HSBC lists some of the key trends in international business including the growth of trade in services, a revolution in supply chains, embedded financing and more. Let’s look at these in more detail.

  • Growth of trade in services. Services account for approximately a fifth of the estimated $32 trillion value of global trade. As a significant proportion of total global trade, services show no signs of slowing – particularly in relation to digitally delivered services. Leaders who can embrace and adapt to changing service dynamics – for example, by harnessing digitally enabled services and developing ancillary services – are likely to be victors in the long-run.
  • Supply chain revolution. Leaders must re-evaluate traditional supply chain models. HSBC points to ‘re-shoring, near-shoring and friend-shoring’ as methods that will become increasingly widespread to increase business resilience. Above all, supply chains must be organised in a way that promotes flexibility, transparency, agility and sustainability, and feature less reliance on outdated modes that leave them exposed to vulnerabilities.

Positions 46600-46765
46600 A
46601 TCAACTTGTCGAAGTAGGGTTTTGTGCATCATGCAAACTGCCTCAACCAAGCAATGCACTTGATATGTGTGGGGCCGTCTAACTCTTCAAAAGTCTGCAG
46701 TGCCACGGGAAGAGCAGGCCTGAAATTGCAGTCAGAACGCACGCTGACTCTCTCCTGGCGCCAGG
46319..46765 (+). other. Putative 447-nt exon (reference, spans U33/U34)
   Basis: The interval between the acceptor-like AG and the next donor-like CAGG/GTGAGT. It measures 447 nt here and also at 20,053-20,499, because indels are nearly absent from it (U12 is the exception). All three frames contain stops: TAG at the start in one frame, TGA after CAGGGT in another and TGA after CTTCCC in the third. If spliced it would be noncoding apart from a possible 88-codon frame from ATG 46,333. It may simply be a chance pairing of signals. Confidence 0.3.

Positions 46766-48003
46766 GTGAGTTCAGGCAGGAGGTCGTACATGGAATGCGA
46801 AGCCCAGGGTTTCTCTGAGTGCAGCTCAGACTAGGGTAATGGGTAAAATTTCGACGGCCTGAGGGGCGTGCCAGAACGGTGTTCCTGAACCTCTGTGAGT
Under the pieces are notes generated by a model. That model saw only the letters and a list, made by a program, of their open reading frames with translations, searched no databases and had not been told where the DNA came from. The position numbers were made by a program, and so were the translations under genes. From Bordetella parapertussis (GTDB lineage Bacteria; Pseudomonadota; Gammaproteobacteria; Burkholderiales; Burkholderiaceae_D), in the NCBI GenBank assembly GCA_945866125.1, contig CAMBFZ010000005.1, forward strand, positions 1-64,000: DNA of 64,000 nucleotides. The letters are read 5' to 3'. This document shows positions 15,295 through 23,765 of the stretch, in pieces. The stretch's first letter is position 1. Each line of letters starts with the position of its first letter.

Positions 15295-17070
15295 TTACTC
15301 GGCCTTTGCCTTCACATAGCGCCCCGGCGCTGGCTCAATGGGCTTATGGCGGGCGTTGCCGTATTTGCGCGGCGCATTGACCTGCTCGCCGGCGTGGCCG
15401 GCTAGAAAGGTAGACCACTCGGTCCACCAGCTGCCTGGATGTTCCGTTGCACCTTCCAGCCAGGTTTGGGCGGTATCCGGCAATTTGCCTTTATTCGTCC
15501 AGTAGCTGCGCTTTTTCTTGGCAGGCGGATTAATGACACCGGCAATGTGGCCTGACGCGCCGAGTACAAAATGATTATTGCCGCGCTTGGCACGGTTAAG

• Embedded financing. Leaders should consider embedding financing into their business operations, alongside encouraging digitisation and direct-to-consumer models. This new method of boosting revenues could offer lucrative new sources of revenue and support wider international strategy.